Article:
The remainder of this report is organized around
CEMA's major goals and objectives as revised and approved on March 1, 2003.
GOAL I: Increase the numbers of ethnic minority psychologists in the profession, as well as in the membership and leadership of the Association, state psychological associations, and APA divisions, and promote activities that increase recruitment and retention of ethnic minorities in psychology.
CEMA nominated approximately 95 ethnic minority APA member psychologists for consideration to serve on APA governance groups.
CEMA recommended that the APA Board of Directors and the APA Council of Representatives receive the CEMRRAT2 Task Force 2007 Progress Report and adopt the proposed CEMRRAT2 Task Force Resolution to Enhance Ethnic Minority Recruitment, Retention, and Training in Psychology, that included a recommendation that funds requested be increased to $175,000 annually.
CEMA provided substantive comments and feedback on the design, implementation, and analysis of the APA Governance Survey: Representation of Women, Ethnic Minorities, Gay Men, Lesbians and Bisexuals, and Individuals with Disabilities on APA Boards and Committees.
CEMA was very pleased to learn that the APA Council of Representatives (C/Rs), on August 22, 2007, approved action that cleared the way for a bylaws amendment vote by the membership that would have extend invitations to the four ethnic minority psychological associations to receive voting membership seats on the C/Rs. However, the failure of the proposed amendment to pass by a two-thirds vote of the membership, was disappointing. CEMA remains committed to supporting the adoption of this amendment.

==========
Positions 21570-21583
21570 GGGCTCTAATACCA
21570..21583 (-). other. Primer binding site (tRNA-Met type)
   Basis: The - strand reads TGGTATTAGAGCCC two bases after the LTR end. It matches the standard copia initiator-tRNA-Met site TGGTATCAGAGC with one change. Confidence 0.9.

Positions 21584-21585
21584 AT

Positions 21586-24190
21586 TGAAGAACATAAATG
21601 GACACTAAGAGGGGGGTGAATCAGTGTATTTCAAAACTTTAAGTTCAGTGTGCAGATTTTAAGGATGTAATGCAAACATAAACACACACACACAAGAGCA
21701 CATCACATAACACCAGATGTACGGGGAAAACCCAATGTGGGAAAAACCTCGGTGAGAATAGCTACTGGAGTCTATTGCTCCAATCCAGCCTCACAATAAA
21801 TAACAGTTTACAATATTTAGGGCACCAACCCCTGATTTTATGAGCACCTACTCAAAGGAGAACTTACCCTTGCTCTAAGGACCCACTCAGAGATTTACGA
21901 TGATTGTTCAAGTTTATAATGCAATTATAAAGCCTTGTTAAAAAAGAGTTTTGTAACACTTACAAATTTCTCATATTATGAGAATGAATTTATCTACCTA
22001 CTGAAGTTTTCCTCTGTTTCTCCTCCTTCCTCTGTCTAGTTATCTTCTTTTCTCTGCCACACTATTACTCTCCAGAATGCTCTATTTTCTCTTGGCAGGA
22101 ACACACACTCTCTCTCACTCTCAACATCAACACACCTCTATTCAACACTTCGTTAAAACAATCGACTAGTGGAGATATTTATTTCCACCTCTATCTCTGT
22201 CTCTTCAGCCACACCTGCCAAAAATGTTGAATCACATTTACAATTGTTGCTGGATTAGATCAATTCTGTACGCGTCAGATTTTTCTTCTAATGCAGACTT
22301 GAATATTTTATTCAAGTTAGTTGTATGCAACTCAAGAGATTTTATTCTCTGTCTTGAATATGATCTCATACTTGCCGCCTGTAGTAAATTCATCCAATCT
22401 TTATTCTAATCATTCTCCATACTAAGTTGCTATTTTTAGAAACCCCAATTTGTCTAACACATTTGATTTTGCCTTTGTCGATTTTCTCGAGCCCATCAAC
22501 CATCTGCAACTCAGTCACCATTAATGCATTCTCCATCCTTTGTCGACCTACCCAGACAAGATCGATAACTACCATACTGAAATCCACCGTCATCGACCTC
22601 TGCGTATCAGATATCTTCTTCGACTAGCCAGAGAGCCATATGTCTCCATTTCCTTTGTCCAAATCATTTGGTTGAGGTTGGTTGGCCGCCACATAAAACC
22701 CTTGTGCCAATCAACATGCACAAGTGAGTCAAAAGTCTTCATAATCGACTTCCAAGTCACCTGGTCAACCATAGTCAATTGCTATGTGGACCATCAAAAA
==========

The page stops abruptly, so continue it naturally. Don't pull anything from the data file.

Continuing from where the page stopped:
CEMA members Arthur Blume, PhD, Lisa R. Thomas, PhD, Alvin N. Alvarez, PhD, and José M. Cervantes, PhD, prepared and submitted an article for a proposed special issue of the Journal of Professional Psychology: Research and Practice, in support of the Centering on Mentoring initiative, an action agenda of the Centering on Mentoring Task Force created by 2006 APA President Gerald P. Koocher, PhD.
CEMA prepared and submitted a $17,500, discretionary funds request to establish an APA Task Force on Diversity of the Next Generation of Psychology Faculty to its parent board, the APA Board for the Advancement of Psychology in the Public Interest (BAPPI), for recommendation of discretionary funding to the APA Board of Directors and/or Council of Representatives. The proposed task force would be charged with exploring the implications of future increased faculty turnover in departments of psychology, and to developing ways to respond in an organized and proactive manner that will serve to increase ethnic diversity and multiculturalism in psychology. In addition, CEMA recommended that task force members be appointed as follows: two (2) members to be appointed by the APA Board of Education Affairs (BEA); two (2) members to be appointed by the APA Board of Scientific Affairs (BSA); and three (3) members to be appointed by BAPPI - one of whom will be a CEMRRAT representative and one of whom will be a public member with broad experience in higher education.
CEMA provided detailed and substantive comments to the proposed APA Strategic Plan for Membership Recruitment, Retention, and Engagement. CEMA provided its recommended list of top ten recommendation (not rank-ordered), as well as feedback that addressed recommendations being implemented, and short-, medium- and long-term recommendations.
GOAL II: Increase efforts to empower ethnic minority psychologists within the Association as well as increase the recognition of the contributions of ethnic minority psychologists inside and outside of the Association.
CEMA developed and approved a “positive boiler plate statement” that is to be included on all future CEMA memoranda as a standard reminder to all about the importance and value of including a multicultural/ethnic minority perspective in the development of APA related projects, activities, initiatives, and policy: